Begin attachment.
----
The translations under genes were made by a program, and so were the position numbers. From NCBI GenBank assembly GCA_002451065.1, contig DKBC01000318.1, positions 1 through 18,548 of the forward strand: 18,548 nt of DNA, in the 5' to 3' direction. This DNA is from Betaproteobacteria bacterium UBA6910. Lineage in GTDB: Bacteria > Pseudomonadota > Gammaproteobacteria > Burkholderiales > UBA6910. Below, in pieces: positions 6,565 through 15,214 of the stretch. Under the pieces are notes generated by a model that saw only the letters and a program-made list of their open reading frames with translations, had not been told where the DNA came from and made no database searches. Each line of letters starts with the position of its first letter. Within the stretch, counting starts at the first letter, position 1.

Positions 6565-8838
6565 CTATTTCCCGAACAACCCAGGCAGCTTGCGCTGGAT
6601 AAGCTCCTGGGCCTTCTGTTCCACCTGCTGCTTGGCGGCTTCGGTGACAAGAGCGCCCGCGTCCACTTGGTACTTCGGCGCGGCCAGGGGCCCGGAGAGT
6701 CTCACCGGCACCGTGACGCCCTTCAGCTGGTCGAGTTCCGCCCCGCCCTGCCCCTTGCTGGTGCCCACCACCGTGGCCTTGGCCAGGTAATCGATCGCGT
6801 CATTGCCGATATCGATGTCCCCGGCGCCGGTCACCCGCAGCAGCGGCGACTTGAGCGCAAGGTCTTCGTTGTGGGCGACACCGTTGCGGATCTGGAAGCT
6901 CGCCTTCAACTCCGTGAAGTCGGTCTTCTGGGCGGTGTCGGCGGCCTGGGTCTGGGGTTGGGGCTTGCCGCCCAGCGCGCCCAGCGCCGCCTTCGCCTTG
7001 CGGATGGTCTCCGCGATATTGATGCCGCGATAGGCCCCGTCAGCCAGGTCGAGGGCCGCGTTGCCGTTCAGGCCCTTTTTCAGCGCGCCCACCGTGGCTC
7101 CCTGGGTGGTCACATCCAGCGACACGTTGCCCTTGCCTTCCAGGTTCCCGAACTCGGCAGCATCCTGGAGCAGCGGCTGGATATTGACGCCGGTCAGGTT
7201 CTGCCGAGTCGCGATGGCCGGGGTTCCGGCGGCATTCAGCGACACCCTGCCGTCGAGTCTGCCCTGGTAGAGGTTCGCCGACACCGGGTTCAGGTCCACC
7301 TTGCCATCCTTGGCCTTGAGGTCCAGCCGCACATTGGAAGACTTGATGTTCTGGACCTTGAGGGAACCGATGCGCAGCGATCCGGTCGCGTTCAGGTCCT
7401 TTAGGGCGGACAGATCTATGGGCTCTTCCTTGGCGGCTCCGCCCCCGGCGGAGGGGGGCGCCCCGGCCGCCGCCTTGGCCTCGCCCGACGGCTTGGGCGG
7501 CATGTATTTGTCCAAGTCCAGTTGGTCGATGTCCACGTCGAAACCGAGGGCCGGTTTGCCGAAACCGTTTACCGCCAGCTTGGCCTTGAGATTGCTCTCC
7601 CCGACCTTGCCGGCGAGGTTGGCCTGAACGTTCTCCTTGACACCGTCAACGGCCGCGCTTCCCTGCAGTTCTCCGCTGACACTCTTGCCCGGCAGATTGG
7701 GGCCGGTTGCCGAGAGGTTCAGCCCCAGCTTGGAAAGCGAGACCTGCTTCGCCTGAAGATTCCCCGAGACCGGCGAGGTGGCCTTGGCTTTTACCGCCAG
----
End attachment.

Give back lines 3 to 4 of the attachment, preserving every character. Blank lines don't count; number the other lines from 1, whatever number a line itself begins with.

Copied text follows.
6565 CTATTTCCCGAACAACCCAGGCAGCTTGCGCTGGAT
6601 AAGCTCCTGGGCCTTCTGTTCCACCTGCTGCTTGGCGGCTTCGGTGACAAGAGCGCCCGCGTCCACTTGGTACTTCGGCGCGGCCAGGGGCCCGGAGAGT